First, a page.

Consider the similarity and the difference between the following English expressions:
- I and you met (or You and I met)
- I met you
- You met me
The first one handles the two people as a group and as the subject. The second one is describing from the viewpoint of I; you is the "destination/target" of meeting. The third one is the same construction but from the viewpoint of you.
Your third example does not sound quite right unless you add
私と, and if you do so, it will correspond to the first English example.
- (私と)あなたが出会う 'I and you meet'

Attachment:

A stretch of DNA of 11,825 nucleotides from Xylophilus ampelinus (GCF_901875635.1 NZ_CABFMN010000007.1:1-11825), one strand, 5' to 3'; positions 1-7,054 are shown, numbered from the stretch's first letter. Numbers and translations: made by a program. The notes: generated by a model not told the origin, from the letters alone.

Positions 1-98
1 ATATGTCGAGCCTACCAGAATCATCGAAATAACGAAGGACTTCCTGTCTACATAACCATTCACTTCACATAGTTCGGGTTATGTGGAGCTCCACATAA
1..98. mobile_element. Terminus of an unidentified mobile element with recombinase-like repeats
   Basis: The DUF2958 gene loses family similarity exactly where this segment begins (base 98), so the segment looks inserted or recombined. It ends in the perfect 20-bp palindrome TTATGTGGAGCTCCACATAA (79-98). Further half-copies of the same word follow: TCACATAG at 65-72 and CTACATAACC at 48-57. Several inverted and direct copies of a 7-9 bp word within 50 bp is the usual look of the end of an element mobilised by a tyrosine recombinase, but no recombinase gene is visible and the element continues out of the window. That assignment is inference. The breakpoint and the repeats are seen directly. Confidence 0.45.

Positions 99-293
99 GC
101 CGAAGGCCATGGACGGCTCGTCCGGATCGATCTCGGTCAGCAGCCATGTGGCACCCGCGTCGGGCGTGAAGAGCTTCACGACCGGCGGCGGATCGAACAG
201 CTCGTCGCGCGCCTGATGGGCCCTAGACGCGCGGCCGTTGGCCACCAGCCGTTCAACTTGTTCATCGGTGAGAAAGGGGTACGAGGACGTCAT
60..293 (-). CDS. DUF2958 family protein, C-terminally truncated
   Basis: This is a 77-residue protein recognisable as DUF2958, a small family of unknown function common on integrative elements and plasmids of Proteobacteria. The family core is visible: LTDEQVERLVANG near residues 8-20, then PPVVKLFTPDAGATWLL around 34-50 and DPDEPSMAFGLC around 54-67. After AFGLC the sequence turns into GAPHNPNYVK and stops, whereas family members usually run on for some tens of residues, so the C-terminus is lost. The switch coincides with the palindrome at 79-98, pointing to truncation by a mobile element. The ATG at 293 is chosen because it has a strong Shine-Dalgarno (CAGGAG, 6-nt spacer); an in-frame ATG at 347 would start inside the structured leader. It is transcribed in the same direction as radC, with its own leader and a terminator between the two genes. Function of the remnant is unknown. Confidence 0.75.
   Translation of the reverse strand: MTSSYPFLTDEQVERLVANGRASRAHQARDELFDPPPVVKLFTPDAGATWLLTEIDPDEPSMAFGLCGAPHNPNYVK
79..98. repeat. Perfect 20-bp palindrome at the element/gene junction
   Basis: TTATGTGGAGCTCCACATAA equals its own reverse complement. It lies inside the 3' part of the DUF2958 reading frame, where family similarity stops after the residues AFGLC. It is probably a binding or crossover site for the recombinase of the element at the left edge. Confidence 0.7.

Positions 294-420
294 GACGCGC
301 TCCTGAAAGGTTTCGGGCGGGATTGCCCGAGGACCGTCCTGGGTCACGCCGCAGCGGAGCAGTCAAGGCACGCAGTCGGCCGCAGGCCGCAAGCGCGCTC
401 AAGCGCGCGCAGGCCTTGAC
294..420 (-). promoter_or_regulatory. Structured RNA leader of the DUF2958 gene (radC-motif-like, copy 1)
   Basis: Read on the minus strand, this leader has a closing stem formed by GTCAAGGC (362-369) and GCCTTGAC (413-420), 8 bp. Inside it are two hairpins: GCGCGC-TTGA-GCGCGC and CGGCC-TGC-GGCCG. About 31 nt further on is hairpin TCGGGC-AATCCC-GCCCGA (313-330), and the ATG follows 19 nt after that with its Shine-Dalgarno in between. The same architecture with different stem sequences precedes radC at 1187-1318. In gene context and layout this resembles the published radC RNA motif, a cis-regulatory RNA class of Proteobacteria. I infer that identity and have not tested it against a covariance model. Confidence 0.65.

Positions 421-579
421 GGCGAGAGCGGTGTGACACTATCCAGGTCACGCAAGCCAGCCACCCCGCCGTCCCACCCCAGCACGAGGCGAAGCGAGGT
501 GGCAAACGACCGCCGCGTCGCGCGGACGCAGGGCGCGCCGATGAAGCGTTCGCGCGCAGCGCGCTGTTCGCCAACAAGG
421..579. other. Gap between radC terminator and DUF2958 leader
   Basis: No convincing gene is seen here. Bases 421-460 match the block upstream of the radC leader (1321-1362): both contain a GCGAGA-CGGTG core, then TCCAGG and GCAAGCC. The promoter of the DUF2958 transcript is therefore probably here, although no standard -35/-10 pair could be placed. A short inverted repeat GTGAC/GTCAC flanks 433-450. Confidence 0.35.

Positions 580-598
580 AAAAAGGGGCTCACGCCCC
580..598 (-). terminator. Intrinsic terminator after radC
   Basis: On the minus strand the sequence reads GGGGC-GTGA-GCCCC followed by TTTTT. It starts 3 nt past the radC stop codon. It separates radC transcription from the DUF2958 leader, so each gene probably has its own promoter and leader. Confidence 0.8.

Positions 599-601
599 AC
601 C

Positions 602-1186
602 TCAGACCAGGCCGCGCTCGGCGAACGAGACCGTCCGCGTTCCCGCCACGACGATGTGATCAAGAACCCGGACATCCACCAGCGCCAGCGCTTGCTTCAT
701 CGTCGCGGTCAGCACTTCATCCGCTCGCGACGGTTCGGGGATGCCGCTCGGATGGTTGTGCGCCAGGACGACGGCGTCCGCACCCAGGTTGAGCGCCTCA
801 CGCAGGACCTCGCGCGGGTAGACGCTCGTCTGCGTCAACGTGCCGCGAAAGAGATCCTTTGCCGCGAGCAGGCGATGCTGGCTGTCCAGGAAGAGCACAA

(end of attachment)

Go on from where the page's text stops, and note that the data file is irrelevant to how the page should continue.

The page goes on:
For the second and the third of your examples, the subject is omitted, which is okay, and they both correspond to the second English example with a slightly different nuance.
と means 'with', whereas
に means 'to'. So the word-to-word translation will be something like:
- (私が)あなたと出会う '(I) met with you'
- (私が)あなたに出会う '(I) met to you'
They both may not sound grammatical in English, but that is how Japanese works. Whatever difference you can feel between
to is the difference between the Japanese sentences. In reality, the difference is so subtle so that you do not have to care. In practice, you can think that your second and third examples are interchangable.